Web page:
Transmission Lines to Transport Texas Wind Power to Other States

This post was contributed by Stephanie Dula, Community Manager at SaveOnEnergy.

June 10, 2014

For more than a century, Texas has practically had its own energy infrastructure. In fact, it’s the only state that has its own power grid, the Texas Interconnected System. The rest of the country shares power resources on two different power grids, the Eastern and Western Interconnections.

But it appears that’s soon going to change. A new transmission line was recently approved by the Federal Energy Regulatory Commission that will enable Texas to easily share its energy resources with states in the Southeast.

The transmission line, which was proposed by California-based company Pattern Energy will have the capacity to transport 3,000 megawatts of renewable energy from North Texas wind farms to Louisiana and Mississippi. The Southern Cross project, as it’s called, will span about 400 miles, beginning just north of Dallas.

Pattern Energy expects the transmission line to be up and running by 2019.

Why Texas?

Texas is making serious headway in the wind energy industry. Already, the state has more wind energy installed than any other state—12,300 megawatts worth. The next closest state is California, and it only has 5,800 megawatts of installed wind energy capacity.

And the state is quickly spinning up new wind farms and solar arrays. According to the Electric Reliability Council of Texas, renewable energy grew 12 percent in 2013.

Texas has already had success implementing a similar transmission line project. At the end of 2013, the state completed a $7 billion transmission line, stretching across 3,600 miles of the Lone Star State. The lines will allow Texas to move as much as 18,500 megawatts of renewable energy from its windiest areas, such as West Texas, to the rest of the state.

Although it’s only been operational for less than a year, the new transmission line project in Texas has helped spur the growth of wind energy even further. ERCOT has already signed interconnection agreements for about 9,000 megawatts worth of renewable energy, 7,000 of which is expected to come on line by 2016.

So far, all of the renewable wind energy is sold through power purchase agreements to utilities or energy providers in Texas’ energy deregulated regions. But Pattern Energy believes there’s a big opportunity to sell the clean energy to companies in other states. Once the Southern Cross project is completed, Pattern Energy will use its affiliate, Pattern Power Marketing, to purchase renewable energy in Texas and then sell it to states in the Southeast.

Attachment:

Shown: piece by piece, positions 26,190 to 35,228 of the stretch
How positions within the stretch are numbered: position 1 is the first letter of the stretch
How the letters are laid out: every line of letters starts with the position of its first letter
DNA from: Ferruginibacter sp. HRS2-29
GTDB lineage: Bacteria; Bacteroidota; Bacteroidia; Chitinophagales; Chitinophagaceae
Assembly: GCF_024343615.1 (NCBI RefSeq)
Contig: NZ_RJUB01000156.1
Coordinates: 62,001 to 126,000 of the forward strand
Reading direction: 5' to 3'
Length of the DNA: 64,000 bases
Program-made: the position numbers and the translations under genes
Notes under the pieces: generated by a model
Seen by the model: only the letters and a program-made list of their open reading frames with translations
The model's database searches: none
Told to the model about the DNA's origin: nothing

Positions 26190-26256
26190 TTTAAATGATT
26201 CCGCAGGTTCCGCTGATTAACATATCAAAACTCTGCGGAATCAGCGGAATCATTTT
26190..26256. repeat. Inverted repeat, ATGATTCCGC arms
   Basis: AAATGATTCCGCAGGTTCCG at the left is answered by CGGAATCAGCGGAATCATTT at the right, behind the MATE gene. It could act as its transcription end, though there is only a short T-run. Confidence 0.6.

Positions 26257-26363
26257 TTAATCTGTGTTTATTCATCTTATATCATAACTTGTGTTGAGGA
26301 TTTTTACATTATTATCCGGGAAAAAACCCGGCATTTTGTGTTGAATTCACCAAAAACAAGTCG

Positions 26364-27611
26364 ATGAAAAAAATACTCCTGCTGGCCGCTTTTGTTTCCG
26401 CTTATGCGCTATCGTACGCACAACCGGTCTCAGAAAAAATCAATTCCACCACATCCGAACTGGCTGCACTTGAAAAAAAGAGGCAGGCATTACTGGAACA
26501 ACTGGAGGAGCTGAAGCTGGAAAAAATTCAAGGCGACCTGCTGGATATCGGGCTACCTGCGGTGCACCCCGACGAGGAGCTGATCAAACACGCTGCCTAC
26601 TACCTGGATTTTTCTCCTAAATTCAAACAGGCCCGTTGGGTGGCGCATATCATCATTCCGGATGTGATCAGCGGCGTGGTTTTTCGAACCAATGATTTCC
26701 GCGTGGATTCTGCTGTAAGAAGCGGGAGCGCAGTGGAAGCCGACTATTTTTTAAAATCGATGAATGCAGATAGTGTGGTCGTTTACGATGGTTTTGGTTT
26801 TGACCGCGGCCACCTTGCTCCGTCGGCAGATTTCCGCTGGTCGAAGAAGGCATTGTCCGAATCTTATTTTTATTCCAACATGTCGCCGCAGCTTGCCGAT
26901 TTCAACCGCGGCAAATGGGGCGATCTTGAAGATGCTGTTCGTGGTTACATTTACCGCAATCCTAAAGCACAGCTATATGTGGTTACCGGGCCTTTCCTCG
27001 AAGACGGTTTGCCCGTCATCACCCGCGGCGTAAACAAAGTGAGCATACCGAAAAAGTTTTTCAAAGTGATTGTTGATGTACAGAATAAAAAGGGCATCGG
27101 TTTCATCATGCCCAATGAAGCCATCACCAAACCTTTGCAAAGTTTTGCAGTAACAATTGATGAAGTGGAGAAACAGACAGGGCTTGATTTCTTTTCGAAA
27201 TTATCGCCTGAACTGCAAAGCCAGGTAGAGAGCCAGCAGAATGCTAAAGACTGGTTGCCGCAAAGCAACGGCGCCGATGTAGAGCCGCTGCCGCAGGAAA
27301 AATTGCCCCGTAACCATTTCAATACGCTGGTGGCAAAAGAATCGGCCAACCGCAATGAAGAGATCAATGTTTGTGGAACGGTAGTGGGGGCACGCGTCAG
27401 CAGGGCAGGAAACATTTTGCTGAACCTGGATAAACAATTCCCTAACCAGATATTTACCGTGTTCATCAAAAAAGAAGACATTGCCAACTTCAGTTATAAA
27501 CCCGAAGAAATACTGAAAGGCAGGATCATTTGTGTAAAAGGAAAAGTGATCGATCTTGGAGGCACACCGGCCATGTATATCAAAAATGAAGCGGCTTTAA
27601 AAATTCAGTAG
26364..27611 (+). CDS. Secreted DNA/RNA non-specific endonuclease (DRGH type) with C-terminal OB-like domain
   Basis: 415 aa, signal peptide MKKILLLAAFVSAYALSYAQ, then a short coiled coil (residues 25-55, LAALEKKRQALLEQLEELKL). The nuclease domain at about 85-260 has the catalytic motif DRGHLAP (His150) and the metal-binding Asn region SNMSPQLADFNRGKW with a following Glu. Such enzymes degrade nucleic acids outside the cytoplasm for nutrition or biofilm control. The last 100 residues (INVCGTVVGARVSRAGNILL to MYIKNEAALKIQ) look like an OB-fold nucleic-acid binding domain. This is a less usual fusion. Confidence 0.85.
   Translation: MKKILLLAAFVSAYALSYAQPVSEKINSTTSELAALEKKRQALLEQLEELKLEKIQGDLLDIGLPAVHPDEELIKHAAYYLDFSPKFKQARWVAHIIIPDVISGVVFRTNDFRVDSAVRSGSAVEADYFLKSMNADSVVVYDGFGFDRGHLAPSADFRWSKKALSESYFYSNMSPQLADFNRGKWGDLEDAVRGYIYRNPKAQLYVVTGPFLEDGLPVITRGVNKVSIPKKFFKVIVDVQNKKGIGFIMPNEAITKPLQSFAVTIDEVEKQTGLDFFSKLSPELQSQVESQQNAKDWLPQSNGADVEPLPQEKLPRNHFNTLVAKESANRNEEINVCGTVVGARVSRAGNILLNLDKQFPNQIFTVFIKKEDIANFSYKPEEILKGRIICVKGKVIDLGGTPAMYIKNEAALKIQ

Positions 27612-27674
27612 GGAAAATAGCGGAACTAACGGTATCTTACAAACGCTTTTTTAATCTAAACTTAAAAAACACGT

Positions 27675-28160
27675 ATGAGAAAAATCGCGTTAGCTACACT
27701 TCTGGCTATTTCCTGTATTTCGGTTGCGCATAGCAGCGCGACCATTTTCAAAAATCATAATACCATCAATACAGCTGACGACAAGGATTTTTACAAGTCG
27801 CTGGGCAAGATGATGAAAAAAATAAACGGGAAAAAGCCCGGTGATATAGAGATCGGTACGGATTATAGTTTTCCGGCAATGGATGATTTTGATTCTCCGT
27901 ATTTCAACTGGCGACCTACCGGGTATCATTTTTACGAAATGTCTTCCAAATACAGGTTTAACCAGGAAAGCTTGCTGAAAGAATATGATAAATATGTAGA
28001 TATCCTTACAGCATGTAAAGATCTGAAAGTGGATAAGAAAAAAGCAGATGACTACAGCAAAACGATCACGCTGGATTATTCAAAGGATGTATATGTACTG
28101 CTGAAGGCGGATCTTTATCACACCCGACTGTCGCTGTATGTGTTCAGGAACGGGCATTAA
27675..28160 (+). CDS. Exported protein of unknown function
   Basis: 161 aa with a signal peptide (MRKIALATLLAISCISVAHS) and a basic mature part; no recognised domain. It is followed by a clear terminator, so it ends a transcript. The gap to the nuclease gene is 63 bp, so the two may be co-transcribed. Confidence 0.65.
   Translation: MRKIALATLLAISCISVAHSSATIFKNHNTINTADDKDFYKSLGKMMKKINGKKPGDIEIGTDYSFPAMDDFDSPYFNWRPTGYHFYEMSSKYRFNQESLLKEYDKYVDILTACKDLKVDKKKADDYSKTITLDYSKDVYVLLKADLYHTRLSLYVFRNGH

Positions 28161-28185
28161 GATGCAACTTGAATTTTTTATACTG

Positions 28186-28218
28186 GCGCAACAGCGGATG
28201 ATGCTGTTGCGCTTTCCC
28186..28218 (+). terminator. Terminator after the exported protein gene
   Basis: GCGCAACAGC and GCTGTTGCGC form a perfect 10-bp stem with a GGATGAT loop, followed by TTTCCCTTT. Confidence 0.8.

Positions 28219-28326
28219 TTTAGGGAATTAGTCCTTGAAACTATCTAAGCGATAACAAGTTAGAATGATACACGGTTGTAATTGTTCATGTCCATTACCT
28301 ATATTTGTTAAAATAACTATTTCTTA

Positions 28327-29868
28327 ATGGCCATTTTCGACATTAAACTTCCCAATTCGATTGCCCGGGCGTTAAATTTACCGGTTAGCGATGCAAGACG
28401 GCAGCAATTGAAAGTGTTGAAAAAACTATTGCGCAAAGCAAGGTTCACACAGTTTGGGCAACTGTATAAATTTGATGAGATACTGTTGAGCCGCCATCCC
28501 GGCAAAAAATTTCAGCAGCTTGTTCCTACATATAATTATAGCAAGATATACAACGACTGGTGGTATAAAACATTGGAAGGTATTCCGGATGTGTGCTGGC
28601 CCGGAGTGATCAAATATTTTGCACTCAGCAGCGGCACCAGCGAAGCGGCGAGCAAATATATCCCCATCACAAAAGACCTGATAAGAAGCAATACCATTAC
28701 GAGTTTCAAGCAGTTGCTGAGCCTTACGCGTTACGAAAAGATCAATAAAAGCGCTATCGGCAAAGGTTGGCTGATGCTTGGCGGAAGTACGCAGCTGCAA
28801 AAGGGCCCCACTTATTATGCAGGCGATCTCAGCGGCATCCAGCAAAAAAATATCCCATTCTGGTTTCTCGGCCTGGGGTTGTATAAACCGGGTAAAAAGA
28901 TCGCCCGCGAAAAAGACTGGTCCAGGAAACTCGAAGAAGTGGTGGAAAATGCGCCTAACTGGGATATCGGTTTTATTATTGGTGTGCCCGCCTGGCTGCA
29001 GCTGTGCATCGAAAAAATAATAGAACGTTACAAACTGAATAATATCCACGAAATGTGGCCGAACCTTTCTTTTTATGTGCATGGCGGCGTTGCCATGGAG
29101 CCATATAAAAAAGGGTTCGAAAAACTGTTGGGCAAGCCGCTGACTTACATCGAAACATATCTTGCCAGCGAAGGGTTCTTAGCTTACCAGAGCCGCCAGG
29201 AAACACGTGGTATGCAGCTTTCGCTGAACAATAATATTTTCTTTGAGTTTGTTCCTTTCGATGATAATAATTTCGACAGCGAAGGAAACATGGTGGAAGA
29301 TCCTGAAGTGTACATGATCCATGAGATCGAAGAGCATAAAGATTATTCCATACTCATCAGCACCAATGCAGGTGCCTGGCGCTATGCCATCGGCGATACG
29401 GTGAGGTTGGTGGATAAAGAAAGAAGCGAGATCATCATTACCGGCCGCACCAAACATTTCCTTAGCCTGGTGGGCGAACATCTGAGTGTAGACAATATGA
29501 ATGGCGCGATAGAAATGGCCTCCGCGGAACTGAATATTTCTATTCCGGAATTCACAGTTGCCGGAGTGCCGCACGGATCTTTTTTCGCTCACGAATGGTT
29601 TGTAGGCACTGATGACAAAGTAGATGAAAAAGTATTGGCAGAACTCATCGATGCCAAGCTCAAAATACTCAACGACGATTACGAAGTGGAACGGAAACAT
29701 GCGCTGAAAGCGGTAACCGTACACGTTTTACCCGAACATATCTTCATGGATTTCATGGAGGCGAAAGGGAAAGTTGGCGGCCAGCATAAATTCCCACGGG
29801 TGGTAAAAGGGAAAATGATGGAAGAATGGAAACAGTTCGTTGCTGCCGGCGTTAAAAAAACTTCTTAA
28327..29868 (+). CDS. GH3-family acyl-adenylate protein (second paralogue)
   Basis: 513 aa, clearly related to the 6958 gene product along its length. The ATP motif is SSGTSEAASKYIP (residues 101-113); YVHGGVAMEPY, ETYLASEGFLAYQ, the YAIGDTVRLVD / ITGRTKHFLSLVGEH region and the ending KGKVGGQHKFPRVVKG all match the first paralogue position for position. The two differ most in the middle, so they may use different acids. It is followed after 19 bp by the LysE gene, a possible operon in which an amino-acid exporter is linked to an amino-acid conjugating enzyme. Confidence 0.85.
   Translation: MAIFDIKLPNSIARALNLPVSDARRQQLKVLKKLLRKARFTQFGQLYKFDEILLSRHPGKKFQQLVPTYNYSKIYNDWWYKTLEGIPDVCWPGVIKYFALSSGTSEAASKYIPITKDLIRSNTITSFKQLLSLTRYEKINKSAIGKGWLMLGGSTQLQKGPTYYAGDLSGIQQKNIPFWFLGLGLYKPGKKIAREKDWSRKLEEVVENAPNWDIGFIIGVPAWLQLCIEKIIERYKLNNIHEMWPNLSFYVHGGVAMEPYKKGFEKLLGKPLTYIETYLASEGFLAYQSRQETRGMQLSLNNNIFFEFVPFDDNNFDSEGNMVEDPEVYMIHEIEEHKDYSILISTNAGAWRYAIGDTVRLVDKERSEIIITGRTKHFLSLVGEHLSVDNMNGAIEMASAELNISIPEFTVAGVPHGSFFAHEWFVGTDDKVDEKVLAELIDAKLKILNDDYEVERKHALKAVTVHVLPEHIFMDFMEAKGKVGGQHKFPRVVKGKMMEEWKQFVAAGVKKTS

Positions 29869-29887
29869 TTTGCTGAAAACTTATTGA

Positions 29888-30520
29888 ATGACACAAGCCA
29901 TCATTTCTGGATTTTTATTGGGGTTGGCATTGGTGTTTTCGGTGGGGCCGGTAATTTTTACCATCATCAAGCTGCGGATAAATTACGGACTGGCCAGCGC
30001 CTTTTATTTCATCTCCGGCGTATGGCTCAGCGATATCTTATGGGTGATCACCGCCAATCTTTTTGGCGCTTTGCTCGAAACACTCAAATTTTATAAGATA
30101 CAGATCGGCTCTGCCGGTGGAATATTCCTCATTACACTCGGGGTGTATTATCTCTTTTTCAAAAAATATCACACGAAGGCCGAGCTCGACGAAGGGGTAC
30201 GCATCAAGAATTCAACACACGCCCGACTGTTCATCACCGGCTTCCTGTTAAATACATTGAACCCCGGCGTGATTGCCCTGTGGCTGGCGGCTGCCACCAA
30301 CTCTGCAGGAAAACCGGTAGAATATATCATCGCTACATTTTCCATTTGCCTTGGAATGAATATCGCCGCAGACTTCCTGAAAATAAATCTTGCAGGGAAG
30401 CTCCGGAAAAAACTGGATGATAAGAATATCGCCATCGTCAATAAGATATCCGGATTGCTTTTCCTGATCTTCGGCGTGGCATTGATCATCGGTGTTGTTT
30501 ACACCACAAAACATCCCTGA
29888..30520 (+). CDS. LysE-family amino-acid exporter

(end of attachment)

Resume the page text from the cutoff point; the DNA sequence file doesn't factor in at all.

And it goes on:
While it may seem like a great deal for other states, Texas is probably benefitting the most. Electricity will flow both ways on the transmission line. When the state’s energy infrastructure is constrained, it will be able to quickly access the power it needs to prevent blackouts.

There’s a financial benefit too. The new transmission line is expected to cost about $2 billion, boosting the Texas economy with jobs and money. It’s also likely to spur renewable growth in Texas even further, as new companies look to invest and capitalize on Texas’ thriving wind energy industry.

wind turbine

New Transmission Lines Would Save Consumers Hundreds of Dollars

A recent study, detailed in this article by Jack Smith of the Fort Worth Star-Telegram, shows how new transmission lines from wind farms in West Texas to the Dallas-Fort Worth metro area would “enable a huge expansion of the state’s wind-power industry, lower electric bills, generate jobs, reduce emissions and conserve water.”

The study was conducted by the Perryman Group, and is available for download here.  It states that the average Texan would save between $160 and $355 once the new high-voltage transmission lines were built.

Titled “Winds of Prosperity,” the study concludes that “construction and development of the new transmission facilities as well as anticipated wind turbine development is estimated to lead to gains in business activity in the state totaling $30.6 billion in output (gross product) and 383,972 person-years of employment.”

Click here to read the article from the Star-Telegram.

Click here to read the full report from the Perryman Group.